Last evening I was privileged to speak at the London Business Analytics Meetup. The talk was titled "An Introduction to Predictive Analytics". I promised the audience that due to my lack of slides I'd summarise my comments into a reference blog with some interesting links and resources to refer to.
A high level introduction into predictive analytics
The measurement of rugby players is a good example of predictive analytics at work.
A general framework for describing the analytical maturity of a given organisation, which is composed of three parts:
These companies are mature when it comes to gathering, aggregating, modeling and using data within their organisations. They have had data science teams for several years, if not since inception, and are applying forecasting and prediction techniques to well formed problems. They have typically invested heavily in systems, which are either built internally, purchased (Cloudera Stack), open-source (Hadoop), or a combination of both.
Earlier in the data analytics life cycle. The management or leadership are aware of the potential for value to exist within the various data sources across the organisation. They may have already invested in some tools and people to start attempting to understand the data and to begin extracting it's potential value.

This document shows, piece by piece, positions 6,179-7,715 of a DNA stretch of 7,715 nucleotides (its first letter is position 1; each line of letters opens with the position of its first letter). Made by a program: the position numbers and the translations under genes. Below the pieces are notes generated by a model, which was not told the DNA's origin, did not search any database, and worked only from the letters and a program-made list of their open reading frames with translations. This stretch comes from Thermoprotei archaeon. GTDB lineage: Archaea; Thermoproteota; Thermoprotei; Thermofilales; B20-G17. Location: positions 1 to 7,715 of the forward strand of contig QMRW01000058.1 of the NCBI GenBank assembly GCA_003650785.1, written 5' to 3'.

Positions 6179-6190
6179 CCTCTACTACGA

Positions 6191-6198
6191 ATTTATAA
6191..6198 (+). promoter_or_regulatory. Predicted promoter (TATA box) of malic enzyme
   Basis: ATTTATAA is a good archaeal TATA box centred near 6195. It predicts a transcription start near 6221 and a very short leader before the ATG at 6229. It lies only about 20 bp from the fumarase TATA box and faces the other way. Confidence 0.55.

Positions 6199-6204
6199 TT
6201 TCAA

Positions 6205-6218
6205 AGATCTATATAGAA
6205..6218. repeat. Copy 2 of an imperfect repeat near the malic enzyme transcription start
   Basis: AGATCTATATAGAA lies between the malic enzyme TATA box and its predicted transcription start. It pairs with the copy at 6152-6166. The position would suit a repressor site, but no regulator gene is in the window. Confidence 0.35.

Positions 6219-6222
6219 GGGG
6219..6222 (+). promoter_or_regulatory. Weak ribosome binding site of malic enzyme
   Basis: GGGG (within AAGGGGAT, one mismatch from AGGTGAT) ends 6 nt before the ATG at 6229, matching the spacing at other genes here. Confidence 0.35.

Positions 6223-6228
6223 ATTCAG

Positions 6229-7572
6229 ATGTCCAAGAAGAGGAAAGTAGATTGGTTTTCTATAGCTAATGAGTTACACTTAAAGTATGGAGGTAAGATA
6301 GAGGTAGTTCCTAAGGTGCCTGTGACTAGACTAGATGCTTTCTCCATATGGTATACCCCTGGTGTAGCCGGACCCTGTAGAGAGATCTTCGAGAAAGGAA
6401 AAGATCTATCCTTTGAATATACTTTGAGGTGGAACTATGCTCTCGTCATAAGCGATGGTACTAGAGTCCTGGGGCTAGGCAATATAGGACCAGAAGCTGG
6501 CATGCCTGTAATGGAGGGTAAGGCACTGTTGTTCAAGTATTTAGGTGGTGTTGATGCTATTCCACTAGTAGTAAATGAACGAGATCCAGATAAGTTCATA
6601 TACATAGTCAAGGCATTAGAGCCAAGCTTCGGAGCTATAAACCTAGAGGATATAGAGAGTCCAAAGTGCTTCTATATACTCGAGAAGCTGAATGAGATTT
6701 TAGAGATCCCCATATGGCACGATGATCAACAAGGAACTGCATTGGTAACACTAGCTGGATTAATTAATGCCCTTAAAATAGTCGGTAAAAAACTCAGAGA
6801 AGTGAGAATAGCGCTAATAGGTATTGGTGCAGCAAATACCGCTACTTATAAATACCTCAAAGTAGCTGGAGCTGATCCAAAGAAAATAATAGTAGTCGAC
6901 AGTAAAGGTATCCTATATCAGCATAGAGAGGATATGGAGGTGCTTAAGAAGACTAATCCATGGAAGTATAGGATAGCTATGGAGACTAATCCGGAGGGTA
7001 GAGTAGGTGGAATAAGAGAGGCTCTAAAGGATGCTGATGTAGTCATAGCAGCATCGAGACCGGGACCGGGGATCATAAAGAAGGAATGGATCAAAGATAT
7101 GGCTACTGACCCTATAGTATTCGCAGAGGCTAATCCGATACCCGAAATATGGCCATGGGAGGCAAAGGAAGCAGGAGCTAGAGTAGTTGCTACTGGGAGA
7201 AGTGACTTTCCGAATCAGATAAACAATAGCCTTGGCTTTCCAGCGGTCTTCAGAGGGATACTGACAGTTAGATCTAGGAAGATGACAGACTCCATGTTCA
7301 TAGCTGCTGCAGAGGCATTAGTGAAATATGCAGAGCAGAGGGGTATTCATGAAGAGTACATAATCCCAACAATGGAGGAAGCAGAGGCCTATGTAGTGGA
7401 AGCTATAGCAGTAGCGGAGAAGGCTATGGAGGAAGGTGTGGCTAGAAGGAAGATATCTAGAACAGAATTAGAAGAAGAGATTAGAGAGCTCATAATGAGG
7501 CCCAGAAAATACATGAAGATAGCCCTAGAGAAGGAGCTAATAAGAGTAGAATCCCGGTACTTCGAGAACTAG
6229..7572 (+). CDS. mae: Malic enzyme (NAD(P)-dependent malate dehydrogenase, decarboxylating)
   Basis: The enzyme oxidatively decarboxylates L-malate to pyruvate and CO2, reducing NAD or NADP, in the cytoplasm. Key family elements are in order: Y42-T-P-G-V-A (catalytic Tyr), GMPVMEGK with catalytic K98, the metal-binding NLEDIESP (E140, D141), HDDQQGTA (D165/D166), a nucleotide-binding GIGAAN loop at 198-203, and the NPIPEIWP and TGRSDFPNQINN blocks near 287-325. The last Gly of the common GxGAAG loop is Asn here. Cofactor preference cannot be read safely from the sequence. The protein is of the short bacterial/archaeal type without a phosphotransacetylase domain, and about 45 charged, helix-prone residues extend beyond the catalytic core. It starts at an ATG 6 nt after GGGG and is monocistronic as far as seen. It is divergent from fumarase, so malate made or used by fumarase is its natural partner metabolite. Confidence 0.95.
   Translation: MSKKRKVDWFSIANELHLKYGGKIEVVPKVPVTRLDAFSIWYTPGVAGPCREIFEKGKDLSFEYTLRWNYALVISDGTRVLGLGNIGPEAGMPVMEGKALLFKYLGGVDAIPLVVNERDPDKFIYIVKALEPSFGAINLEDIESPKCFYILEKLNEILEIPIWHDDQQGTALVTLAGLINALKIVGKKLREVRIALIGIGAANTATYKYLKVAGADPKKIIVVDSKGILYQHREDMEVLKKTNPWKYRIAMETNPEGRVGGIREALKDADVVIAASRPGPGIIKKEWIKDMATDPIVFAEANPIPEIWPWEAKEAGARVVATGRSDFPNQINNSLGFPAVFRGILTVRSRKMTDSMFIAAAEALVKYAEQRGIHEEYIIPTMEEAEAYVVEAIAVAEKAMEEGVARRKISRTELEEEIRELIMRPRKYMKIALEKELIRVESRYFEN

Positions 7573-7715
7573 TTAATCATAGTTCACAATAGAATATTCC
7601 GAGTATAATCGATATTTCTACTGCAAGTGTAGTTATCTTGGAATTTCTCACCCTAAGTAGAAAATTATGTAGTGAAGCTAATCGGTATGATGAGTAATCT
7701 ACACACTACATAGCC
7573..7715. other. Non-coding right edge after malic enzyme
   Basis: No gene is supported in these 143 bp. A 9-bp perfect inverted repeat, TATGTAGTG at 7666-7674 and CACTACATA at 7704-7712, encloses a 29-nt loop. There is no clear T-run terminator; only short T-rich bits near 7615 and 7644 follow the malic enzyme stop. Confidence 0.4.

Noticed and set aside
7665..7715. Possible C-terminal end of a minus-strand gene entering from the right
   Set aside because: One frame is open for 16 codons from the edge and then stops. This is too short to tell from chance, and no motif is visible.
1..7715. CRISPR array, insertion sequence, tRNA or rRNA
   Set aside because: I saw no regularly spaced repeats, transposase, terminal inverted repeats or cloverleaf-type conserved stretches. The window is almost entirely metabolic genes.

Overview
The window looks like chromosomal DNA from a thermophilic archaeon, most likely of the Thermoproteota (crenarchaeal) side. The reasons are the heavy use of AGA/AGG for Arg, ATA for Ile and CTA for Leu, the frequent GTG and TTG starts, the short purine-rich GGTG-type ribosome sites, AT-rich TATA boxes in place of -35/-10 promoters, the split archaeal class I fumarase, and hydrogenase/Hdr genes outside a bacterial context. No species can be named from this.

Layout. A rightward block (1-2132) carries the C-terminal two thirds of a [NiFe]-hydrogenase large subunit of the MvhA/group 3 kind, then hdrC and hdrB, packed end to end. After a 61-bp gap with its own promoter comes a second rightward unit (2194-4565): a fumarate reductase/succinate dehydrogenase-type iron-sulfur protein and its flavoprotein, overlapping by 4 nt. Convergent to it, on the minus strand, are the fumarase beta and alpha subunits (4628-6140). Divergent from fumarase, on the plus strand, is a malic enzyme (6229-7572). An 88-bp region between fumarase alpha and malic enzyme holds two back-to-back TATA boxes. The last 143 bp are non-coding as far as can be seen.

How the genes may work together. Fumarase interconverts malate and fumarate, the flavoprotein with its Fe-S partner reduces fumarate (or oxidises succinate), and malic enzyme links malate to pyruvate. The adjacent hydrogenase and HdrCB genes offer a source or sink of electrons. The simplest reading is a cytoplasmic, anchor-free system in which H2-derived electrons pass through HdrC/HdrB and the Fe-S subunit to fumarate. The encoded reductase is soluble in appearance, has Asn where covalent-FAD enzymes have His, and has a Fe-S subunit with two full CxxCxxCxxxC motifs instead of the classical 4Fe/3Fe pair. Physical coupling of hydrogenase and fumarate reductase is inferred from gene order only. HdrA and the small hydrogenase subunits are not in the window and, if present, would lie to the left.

This is a catch all for the rest of the world. Not meant in a negative or disparaging way - just a mental model. There are companies where they are simply too small to require prediction. Or within their industry prediction isn't possible due to the particular aspects of the problem space. Or the problem is of a form that isn't computationally possible in anything less than super-polynomial time as a function of the size of the inputs. If you are interested in understanding more about algorithmically hard problems the following is a good book, doesn't cover data science or prediction though! Focused primarily on algorithmic problems and complexity: Algorithmics: The Spirit Computing
Organisations at this stage are often looking for exploratory tools, initial prototypes to interrogate the data and to identify potential clusters of customer behaviour.
Spend more time defining the problem you are attempting to solve than you think you need.
In the end these are expert systems. Humans need to use them and understand the output effectively. This is where design, UX and data visualisation is vital. The world doesn't need another dashboard.... Data Viz is a huge topic and unless you expect your Account managers (or whomever) to interpret K-Means Clustering in an iPython notebook you will need to translate the output of your analysis into a consumable format.
Literature: (various books I've found useful or have been recommended to me)